DITO Telecommunity Corporation may need to delay anew its commercial operations due to complicated cell tower permitting processes.
The rollout, initially set in September 2019, was earlier moved to July 2020 in order to “put the network in place,” according to Dito Chief Administrative Officer Adel Tamano.
Lawmakers have started to question Dito’s capability of fulfilling its promise to establish 2,500 cell sites by July 2020. ACT Teachers party-list Rep. France Castro recently urged Congress to summon DICT and DITO officials to investigate the matter.
Even Department of Information and Communications Technology (DICT) Secretary Gregorio Honasan is concerned about the capability of Dito, formerly Mislatel Consortium, to complete its rollout program before July 2020.
“DICT was concerned about the capability of Dito to fulfill its commitments as July is six months away,” he said.
The 2,500 cell sites would cover 37 percent of the whole Philippines with a minimum Internet speed of 27 Mbps.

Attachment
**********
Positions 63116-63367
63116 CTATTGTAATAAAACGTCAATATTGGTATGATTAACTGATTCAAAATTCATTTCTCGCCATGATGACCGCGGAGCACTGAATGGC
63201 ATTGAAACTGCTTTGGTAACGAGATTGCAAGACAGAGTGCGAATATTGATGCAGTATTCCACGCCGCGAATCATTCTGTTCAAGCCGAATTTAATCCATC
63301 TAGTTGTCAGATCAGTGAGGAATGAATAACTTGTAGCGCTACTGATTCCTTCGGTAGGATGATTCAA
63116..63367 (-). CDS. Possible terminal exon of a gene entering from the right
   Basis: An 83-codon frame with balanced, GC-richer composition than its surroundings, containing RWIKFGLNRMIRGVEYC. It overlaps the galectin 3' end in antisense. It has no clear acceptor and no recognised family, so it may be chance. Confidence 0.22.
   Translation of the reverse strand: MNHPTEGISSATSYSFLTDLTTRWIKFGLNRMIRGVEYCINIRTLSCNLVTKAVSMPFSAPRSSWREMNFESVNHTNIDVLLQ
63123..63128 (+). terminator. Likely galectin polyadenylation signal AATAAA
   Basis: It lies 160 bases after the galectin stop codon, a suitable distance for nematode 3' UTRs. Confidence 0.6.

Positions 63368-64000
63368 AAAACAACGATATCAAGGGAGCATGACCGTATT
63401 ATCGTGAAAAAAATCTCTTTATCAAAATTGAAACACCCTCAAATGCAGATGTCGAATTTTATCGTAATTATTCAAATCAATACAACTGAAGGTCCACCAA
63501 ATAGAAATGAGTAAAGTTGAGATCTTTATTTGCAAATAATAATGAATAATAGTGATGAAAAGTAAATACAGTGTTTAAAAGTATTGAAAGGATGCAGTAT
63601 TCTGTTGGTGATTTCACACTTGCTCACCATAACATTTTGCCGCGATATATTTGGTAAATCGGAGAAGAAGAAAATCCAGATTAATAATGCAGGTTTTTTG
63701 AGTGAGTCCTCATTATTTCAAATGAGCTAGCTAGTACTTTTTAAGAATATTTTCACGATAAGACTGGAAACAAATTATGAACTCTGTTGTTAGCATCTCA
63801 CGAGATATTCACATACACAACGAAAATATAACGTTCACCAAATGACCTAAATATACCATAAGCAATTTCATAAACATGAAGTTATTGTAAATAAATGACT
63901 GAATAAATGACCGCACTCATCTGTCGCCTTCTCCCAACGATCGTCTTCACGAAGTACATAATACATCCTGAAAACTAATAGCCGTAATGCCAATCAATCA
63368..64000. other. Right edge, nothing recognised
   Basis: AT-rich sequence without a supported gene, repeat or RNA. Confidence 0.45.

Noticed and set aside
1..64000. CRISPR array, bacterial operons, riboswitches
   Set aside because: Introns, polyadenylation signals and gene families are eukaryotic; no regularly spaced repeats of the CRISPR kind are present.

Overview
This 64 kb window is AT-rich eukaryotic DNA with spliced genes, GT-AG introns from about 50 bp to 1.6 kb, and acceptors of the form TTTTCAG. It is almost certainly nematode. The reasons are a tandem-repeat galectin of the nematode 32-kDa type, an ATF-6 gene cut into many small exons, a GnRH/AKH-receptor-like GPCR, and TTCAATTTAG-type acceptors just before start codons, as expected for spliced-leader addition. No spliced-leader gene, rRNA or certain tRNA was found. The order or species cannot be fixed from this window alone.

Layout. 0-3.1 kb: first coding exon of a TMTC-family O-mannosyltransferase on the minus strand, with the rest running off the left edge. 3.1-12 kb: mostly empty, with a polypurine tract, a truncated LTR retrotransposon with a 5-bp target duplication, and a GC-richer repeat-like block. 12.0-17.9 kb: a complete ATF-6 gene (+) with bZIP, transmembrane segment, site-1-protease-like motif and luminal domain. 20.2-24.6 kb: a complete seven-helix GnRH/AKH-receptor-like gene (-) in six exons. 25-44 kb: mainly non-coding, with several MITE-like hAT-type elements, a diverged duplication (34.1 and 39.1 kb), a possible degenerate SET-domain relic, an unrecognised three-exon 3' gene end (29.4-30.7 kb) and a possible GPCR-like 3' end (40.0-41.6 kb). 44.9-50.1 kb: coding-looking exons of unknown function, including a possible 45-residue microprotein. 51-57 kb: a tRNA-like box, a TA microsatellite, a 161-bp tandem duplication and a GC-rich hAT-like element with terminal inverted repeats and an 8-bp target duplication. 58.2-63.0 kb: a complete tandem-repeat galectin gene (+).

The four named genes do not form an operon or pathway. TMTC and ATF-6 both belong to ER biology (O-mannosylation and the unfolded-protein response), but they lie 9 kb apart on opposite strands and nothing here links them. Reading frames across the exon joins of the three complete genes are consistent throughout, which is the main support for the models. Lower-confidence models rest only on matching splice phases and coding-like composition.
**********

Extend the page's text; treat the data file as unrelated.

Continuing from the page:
Industry providers have long emphasized the difficulty in building telco infrastructure, citing challenges such as multiple LGU permits for just one cell site that can take eight months to process.
LGU permits, homeowners associations, exclusive subdivisions, and building administrators impose certain guidelines and requirements based on Housing and Land Use Regulatory Board (HLURB) Resolution No. R-626 issued in 1998. The lengthy process includes everything from negotiations and documentation of prospective cell site location to securing structural permits and approvals.
This complicated permit applications can cause further delay in the construction of Dito’s 2,500 cell sites.
To address the issue of delaying permits, The Philippines’ Anti-Red Tape Authority and DICT collaborated on the nationwide automation of government services with the goal of shortening the processing time for business permits.
The DICT also proposed the concept of tower sharing to improve tower density. With more than one telco sharing in a single tower, it follows that the number of subscribers being served by each telco increases.
The DICT already started to work on a new common tower policy in 2018 but the final draft of policy has been delayed anew to February this year.